Trauma

One phrase I’ve repeated over and over again since everything happened is “I hurt.” It’s so juvenile and unabashedly elementary, but I truly can’t think of a better way to put it. I hurt. I hurt so bad.

Nobody ever warns you about the physical pain of grief. The emotional is one thing, the spiritual is another, but there was zero heads up about the literal pain my body feels. Sure, some of that might be lingering from the 6 nights I slept on ICU floors, random chairs, or just plain not at all…but certainly that can’t account for all of it. Every muscle, joint, bone, and tear duct in my body is tired…and sore. It’s like I just ran the Boston Marathon of Grief – 26.2 miles of pain, sweat, and tears with zero reward.

When Luke was in the ICU, a word that the doctors and nurses all liked to use over an over again was “trauma.” There was significant trauma in every which way. They may as well have relabeled the room number: #trauma.

The dictionary defines trauma as:

Noun

  1. a deeply distressing or disturbing experience
  2. physical injury

Deeply distressing or disturbing experience…why yes, that sounds about right. Physical injury as well? Mmm okay, might as well throw in the two for one. Bonus buy on trauma! What a steal.

I have so much trauma, and it hurts. Physically, mentally, emotionally, and spiritually…I am traumatized, and it continues every damn day.

How do you heal from trauma? Can you ever really, fully heal? Or does it just live within you like a dormant virus, subsided but able to reawaken at any point it chooses with no warning? Does it just sit on your body like a deep scar, faded, but still a susceptible, sensitive reminder of the open wound that once was?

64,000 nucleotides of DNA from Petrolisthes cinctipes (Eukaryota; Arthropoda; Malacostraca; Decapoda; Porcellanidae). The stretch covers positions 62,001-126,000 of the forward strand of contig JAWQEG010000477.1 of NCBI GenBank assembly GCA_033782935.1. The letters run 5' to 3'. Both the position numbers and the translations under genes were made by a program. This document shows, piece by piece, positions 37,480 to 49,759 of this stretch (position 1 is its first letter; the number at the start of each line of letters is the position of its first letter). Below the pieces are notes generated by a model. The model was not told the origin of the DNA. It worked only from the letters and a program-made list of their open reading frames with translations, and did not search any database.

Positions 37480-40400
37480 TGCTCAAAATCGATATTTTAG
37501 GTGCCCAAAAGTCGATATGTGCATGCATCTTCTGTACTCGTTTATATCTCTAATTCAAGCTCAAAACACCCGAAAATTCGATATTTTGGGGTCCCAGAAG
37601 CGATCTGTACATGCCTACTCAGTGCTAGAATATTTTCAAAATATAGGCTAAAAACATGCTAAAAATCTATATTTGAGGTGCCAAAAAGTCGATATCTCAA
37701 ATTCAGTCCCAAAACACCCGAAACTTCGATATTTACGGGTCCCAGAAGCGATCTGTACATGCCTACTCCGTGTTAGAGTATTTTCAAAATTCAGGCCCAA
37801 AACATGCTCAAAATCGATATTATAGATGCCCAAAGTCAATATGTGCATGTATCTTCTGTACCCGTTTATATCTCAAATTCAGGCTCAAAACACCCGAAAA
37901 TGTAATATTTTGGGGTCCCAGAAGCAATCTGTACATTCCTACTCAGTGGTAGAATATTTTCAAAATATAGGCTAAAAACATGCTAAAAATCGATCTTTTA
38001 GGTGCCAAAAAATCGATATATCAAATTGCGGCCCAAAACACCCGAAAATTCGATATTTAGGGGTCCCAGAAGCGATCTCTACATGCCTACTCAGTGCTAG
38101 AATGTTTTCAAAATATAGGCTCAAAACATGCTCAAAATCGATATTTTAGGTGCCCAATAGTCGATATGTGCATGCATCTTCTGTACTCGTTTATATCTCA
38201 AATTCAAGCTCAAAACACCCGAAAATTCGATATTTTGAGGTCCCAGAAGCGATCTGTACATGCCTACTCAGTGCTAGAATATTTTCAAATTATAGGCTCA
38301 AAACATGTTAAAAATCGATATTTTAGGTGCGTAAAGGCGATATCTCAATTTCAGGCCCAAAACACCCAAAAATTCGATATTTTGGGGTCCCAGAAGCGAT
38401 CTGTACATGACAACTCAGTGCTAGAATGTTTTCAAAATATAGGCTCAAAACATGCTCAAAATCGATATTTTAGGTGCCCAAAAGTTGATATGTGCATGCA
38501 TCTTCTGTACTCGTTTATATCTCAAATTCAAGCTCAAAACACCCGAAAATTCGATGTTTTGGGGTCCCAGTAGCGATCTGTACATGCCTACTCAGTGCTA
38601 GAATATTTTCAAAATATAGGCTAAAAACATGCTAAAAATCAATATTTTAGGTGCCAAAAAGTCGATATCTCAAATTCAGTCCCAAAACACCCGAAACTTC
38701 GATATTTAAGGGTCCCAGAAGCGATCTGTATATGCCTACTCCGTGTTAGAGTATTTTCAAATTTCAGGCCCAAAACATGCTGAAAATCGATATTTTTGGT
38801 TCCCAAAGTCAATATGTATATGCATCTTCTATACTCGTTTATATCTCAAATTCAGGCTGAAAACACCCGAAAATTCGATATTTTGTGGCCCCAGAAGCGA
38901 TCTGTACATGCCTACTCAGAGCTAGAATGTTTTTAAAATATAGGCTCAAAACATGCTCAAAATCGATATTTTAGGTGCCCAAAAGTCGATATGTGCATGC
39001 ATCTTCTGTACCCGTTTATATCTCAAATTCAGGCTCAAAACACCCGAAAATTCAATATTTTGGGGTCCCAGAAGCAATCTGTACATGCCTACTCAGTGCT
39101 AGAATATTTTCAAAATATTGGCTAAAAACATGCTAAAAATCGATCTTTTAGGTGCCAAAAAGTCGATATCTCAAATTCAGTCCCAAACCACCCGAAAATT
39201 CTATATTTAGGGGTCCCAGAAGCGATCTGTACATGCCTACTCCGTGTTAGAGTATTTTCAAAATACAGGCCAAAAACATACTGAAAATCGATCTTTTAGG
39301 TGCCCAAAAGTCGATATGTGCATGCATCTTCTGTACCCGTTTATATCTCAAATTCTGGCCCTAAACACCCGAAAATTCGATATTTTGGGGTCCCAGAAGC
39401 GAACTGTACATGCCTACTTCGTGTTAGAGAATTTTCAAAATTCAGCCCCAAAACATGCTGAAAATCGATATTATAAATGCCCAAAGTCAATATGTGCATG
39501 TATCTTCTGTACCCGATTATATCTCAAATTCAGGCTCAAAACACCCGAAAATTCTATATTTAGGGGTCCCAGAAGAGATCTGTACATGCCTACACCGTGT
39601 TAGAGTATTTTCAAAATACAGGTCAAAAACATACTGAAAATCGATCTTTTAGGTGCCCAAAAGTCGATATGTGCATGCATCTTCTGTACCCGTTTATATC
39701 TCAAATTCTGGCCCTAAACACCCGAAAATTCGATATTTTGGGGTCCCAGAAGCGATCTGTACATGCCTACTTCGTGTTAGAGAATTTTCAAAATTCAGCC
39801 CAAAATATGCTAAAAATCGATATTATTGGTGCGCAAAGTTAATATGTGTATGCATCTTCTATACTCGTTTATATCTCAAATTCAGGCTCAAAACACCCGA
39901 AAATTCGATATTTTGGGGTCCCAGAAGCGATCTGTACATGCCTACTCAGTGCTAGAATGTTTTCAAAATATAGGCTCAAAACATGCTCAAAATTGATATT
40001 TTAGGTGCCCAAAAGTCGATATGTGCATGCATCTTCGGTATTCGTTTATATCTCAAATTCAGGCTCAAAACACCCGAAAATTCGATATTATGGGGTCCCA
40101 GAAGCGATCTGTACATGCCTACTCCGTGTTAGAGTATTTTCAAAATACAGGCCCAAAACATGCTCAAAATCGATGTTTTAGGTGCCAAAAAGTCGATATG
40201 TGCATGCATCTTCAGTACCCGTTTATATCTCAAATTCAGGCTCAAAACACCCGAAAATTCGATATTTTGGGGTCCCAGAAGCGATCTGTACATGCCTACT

I think I’ve decided that trauma, while over-encompassing my life at this point, can never fully define me. I don’t want to look back and hyper-focus on the scars this will leave behind. Luke wouldn’t want me to do that. He would want me to embrace the scars of trauma as part of what makes me who I am.

I won’t be able to forget, but I will be able to forgive the trauma. Is that too passive aggressive? Bear with me…I’m trying.

A. Freaking. Men.

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2 thoughts on “Trauma

  1. I feel your pain as I lost my husband almost 20 years ago. He died from melanoma. I lived with it and him for 18 months until he just couldn’t fight any longer. That is when the brakes screeched and I felt the pain he had released. No more pain for him or days of no energy and he only could lay in bed. Your pain is personally yours and no one can exactly understand, but having my own pain I do understand. Know you are strong and you will discover a time when the pain isn’t quite so terrible. Oh, it will still hurt, but a little less and you will be able to go forward with your life. For now let the tears flow, let yourself experience all the stages of grief. That will help you go on with a bit of HOPE in your heart. Bless you.

    Liked by 1 person

  2. Your blogs are amazing and enlightening. Sitting here wondering how I went from laughing and loving life to uncomb hair and sweat pants cuz after 33 years my husband never saw me not dolled up. Cancer stole him only 2 months in hospice. Family tore apart his family blame me for his drinking and smoking but I meet him at 25 he was 35 broken divorced addicted. I work he stay home. He died proclaiming his love for me and our rainbow tribe we created in beautiful house we built w my 2 sons together in their 20 s Isaw his children from other marriage in 40 s run thru house screaming dad love me more. But thank u trying figure out income loss how be alone how fix things . How remember him ! My 3 rd grandkid was born August 2 he passed last year August 3 last year. His mom took care of my husband he adored her and baby name after him. Looks just like him with a permanent tan! Great post and blog. Now know I’m not crazy! Thank you Liz

    Liked by 1 person

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